Tower Beach: a short history
Tower Beach was 'born' on 23 July 1934 when King George V granted the children of Stepney and London 'free access forever' to the foreshore of the Tower of London.
The beach was opened by the Lieutenant of the Tower and the Bishop of London. It was a seaside getaway in the heart of the city.
1,500 bargeloads of sand
Funded by the Tower Hill improvement Trust, more than 1,500 barge loads of sand were deposited on the edge of the Thames next to the Tower.
Within the first five years, more than 500,000 people visited the beach - a remarkable figure considering its relatively modest size, and the fact it could only be opened for a few hours on certain days owing to the tides.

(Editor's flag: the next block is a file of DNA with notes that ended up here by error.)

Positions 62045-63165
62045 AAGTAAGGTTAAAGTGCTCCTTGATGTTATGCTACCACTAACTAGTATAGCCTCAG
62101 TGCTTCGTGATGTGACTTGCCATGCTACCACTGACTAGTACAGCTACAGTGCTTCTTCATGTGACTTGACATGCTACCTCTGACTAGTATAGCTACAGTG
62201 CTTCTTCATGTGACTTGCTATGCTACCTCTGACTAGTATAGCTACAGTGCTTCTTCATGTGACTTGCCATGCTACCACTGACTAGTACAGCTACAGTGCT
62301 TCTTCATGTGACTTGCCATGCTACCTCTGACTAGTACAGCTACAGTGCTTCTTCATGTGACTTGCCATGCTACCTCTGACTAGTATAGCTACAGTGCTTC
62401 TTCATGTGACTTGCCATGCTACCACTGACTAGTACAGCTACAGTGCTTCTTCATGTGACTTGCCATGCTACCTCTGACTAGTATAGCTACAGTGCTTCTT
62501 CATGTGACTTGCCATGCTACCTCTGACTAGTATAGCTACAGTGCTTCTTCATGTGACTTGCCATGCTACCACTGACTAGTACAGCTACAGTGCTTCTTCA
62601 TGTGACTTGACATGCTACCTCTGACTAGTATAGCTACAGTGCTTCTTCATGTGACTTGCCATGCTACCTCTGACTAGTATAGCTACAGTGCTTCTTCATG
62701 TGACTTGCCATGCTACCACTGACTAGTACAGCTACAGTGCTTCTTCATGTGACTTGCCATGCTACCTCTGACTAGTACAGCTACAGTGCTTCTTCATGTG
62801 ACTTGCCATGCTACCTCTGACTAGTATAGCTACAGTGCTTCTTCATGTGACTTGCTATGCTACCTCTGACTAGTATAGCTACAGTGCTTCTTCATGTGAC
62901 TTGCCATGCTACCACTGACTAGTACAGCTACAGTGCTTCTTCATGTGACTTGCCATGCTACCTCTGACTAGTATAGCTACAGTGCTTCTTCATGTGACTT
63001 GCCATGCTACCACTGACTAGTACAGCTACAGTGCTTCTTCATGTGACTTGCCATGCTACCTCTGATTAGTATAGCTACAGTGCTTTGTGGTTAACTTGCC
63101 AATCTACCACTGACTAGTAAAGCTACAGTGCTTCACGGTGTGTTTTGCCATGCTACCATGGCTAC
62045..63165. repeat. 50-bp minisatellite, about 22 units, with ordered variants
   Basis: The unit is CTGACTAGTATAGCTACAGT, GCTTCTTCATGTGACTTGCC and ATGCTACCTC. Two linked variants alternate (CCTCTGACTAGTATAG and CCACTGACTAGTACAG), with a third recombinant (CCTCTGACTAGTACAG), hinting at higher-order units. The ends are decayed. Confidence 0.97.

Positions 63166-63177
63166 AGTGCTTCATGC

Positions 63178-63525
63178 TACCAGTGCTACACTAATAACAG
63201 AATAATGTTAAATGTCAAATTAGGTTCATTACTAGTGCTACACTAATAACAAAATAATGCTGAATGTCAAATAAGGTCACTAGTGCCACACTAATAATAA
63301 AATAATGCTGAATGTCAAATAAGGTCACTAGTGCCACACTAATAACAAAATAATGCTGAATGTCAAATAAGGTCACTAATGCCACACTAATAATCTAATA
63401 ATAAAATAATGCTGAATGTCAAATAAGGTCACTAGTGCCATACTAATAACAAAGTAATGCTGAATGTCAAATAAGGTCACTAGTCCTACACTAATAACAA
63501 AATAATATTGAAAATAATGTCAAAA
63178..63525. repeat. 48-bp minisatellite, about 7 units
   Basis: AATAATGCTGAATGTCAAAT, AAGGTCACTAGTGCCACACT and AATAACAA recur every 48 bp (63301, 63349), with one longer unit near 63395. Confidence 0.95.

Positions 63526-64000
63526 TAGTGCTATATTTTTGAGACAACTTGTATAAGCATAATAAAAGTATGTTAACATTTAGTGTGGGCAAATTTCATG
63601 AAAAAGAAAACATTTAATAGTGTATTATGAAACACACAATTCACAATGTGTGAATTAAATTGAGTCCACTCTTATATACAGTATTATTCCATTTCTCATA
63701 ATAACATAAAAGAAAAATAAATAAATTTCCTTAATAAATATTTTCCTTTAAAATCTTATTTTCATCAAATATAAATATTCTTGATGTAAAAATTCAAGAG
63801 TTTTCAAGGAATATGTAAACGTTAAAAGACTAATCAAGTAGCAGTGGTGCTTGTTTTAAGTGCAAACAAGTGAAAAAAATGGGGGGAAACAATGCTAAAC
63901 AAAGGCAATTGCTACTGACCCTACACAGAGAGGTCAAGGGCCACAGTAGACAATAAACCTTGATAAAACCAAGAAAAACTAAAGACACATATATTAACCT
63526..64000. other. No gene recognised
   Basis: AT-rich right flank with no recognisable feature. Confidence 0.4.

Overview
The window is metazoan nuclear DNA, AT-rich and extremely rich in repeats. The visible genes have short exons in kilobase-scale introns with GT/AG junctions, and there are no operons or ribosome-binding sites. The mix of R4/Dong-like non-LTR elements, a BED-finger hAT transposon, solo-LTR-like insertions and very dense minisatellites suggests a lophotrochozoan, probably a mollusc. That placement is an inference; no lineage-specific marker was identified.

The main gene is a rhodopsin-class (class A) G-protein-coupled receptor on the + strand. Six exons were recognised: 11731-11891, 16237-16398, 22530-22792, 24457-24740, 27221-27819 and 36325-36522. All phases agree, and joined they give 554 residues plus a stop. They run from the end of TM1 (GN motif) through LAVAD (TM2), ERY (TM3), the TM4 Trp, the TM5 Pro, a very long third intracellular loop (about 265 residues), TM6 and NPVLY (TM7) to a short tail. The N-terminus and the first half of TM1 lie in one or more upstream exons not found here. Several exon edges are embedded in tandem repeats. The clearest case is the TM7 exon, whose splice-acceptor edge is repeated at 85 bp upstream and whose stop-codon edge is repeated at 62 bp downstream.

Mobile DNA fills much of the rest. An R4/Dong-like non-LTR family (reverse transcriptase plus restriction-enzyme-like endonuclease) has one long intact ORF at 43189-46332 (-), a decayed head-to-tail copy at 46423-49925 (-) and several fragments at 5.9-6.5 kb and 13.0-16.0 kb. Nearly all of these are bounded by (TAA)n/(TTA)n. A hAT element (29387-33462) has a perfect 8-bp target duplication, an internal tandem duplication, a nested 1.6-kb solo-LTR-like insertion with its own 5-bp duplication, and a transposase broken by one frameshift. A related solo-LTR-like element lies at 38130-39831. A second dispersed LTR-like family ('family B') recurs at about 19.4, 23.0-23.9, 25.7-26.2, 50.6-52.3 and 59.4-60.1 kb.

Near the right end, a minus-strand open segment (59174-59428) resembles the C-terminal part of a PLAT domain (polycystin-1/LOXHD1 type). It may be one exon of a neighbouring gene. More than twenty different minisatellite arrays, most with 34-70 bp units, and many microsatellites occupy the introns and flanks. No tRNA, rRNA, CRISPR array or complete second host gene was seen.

A hub for children and families
The beach was a hub for local children and families for almost four decades. It finally closed to the public in 1971 with rising pollution levels cited as the major reason.
In recent years the beach has been opened two days a year for National Archaeology Weekend.
Thousands of people have come to Tower Wharf, and many climb down the stairs to the beach looking for treasures or to reminisce about the beach's glorious past days gone by.